Biden acts to prevent pension cuts for workers

Spectrum News

BIDEN SPEAKS at a high school in Cleveland on July 6. – AP photo, Evan Vucci

Cleveland, Ohio – President Joe Biden has announced an update to a program funded by last year’s COVID-19 relief law that he expects to prevent pension cuts for two to three million workers.

Biden announced a final version of the Special Financial Assistance Program (SFA), which will help keep the pension plans above water for nearly 30 years or longer, preventing cuts from plans that were at risk of drowning in debts.

It will provide nearly $97 billion to dozens of eligible plans, according to the Pension Benefit Guaranty Corporation (PBGC), the agency that oversees the SFA program.

“People around the country wake up every day wondering whether they’ve saved enough to provide for themselves and their families before they’ve stopped working,” Biden told union workers and retirees gathered at a high school in Cleveland.

“But the reality is, for so many people, the goalposts keep moving,” he added.

The financial assistance program first began accepting applications with an interim rule last July, but Biden announced the updated version on July 6. It is designed to aid multi-employer pension plans, which are plans agreed to by a union and multiple employers, usually within the same industry.

More than 200 multi-employer plans were on pace to become insolvent in coming years, according to the White House, impacting two to three million workers. More than 80,000 workers and retirees had already had their benefits cut under a 2014 law that allowed pension plans to trim plans in order to remain financially secure.

The new assistance program will aid those workers retroactively and boost all plans at risk, in order to keep them financially sound through 2051 or longer.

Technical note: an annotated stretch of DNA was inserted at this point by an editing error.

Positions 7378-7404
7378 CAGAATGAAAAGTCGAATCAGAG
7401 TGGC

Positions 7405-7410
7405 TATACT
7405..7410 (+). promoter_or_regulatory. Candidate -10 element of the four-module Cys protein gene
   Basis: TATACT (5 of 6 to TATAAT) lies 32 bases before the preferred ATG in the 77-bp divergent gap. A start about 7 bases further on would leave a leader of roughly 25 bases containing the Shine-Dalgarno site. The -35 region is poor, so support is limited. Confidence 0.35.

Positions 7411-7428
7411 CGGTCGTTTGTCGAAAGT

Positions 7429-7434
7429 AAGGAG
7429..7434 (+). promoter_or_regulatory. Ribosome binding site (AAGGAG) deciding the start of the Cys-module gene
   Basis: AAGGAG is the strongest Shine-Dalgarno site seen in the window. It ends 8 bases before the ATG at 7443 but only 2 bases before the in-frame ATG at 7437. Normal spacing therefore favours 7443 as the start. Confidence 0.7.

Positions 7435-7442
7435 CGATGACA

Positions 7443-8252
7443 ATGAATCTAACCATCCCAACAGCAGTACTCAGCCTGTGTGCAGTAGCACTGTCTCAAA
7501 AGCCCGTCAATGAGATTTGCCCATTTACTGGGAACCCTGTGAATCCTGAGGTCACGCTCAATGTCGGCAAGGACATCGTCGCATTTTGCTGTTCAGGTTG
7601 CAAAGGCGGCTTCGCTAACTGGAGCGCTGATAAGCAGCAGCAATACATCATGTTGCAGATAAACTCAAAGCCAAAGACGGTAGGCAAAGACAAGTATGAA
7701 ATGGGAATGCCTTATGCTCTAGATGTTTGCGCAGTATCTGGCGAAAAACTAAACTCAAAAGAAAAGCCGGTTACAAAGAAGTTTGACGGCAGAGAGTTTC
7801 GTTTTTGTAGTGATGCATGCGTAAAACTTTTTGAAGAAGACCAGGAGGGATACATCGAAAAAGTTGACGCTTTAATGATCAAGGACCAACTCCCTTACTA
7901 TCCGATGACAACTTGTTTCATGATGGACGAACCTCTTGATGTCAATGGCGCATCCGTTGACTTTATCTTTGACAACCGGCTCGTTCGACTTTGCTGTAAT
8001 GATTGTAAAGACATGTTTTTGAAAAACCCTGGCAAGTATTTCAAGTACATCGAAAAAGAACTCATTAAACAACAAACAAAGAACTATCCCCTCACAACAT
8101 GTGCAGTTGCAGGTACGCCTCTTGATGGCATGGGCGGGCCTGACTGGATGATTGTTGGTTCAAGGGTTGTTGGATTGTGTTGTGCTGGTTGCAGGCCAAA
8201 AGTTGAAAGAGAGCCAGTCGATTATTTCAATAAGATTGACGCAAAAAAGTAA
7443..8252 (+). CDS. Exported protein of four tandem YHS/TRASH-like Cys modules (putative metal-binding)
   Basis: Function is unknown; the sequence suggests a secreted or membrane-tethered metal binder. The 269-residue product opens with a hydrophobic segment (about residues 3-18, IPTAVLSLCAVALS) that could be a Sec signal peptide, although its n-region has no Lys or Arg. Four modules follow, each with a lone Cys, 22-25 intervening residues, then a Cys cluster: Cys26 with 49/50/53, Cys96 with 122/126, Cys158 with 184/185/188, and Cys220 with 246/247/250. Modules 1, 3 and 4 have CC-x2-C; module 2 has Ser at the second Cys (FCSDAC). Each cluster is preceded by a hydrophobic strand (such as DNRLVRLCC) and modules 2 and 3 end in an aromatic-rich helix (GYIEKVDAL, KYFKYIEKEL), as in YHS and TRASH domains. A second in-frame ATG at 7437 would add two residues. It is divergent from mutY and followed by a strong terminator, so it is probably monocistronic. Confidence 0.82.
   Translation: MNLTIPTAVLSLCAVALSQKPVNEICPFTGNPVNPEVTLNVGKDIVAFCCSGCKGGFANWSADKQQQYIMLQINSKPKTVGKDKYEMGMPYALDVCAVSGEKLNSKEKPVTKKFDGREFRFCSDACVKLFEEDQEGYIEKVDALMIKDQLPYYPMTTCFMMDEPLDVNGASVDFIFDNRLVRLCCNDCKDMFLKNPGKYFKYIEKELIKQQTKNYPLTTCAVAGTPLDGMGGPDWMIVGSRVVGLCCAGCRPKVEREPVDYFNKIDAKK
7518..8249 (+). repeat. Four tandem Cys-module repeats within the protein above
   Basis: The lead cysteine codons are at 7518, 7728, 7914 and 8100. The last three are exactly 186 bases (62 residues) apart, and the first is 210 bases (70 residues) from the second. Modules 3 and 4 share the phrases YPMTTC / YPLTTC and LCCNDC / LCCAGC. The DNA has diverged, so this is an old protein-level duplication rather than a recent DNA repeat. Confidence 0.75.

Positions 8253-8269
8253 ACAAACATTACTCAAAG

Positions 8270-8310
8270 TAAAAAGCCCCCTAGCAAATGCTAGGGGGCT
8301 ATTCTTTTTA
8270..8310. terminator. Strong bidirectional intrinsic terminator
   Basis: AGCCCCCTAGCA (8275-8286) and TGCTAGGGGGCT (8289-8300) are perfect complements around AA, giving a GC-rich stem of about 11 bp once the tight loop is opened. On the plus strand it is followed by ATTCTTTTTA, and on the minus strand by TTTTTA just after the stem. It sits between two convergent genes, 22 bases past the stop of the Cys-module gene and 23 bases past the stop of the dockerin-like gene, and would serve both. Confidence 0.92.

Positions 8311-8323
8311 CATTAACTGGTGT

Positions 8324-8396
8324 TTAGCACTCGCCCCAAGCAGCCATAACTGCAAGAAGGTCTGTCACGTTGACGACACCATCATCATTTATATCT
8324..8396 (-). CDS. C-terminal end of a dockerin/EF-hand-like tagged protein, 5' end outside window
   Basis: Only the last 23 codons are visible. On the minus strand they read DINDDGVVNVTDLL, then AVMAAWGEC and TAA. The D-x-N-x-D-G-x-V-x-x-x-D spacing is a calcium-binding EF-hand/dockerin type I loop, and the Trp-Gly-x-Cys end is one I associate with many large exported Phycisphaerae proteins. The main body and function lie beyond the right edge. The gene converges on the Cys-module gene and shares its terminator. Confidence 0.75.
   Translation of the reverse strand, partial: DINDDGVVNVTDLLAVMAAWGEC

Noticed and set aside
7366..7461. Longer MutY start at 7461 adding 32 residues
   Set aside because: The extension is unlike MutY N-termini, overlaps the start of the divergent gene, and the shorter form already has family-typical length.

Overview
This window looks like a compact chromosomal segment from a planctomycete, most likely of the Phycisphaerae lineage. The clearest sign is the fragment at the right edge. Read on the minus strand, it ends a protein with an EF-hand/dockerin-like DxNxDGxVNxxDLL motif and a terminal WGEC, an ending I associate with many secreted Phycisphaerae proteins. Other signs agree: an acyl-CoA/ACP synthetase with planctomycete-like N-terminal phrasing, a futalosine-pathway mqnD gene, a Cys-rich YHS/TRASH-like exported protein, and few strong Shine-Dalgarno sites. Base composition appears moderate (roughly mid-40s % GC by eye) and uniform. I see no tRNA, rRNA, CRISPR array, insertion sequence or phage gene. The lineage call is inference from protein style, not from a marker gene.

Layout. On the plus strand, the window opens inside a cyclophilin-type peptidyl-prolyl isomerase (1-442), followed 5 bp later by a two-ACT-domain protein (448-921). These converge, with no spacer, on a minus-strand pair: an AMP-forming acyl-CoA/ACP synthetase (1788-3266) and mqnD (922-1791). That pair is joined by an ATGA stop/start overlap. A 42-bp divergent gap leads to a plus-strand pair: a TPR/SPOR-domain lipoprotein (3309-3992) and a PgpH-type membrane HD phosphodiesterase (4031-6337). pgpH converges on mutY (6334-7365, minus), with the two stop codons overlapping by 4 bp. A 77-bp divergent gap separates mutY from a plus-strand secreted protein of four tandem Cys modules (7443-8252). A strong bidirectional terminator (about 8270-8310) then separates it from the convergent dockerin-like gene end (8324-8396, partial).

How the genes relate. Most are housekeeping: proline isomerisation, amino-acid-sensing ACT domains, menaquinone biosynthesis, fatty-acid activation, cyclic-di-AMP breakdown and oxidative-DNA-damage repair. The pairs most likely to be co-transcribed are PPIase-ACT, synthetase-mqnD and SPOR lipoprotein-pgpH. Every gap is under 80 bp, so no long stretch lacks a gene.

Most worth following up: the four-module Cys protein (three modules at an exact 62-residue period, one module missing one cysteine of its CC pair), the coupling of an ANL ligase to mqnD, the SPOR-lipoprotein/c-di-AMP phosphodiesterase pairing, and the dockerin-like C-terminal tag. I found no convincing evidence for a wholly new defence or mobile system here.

“With today’s actions, millions of workers will have the dignified retirement they earned and they deserve,” Biden said.

Secretary of Labor Marty Walsh, whose department oversees the updated program, joined the president in Ohio.

Multi-employer plans are insured by the PBGC, which will also get a boost through the SFA program. Originally expected to be underwater by 2026, new funding will keep its insurance program afloat until 2055.

Biden criticized Republicans who have said investing taxpayer money in these pension plans was a waste. He specifically called out the lead Republican on the House Education and Labor Committee, Virginia Foxx of North Carolina, who said the investment was like “pouring money down a rat hole.”

Foxx and Rick Allen of Georgia – the top Republican on the Health, Employment, Labor, and Pensions Subcommittee – released a statement once again criticizing the financial assistance program.

They called for “long-term structural reforms to the management of multi-employer pension plans.

“Democrats instead chose a deeply flawed bailout of a select group of privately managed retirement plans,” they said.

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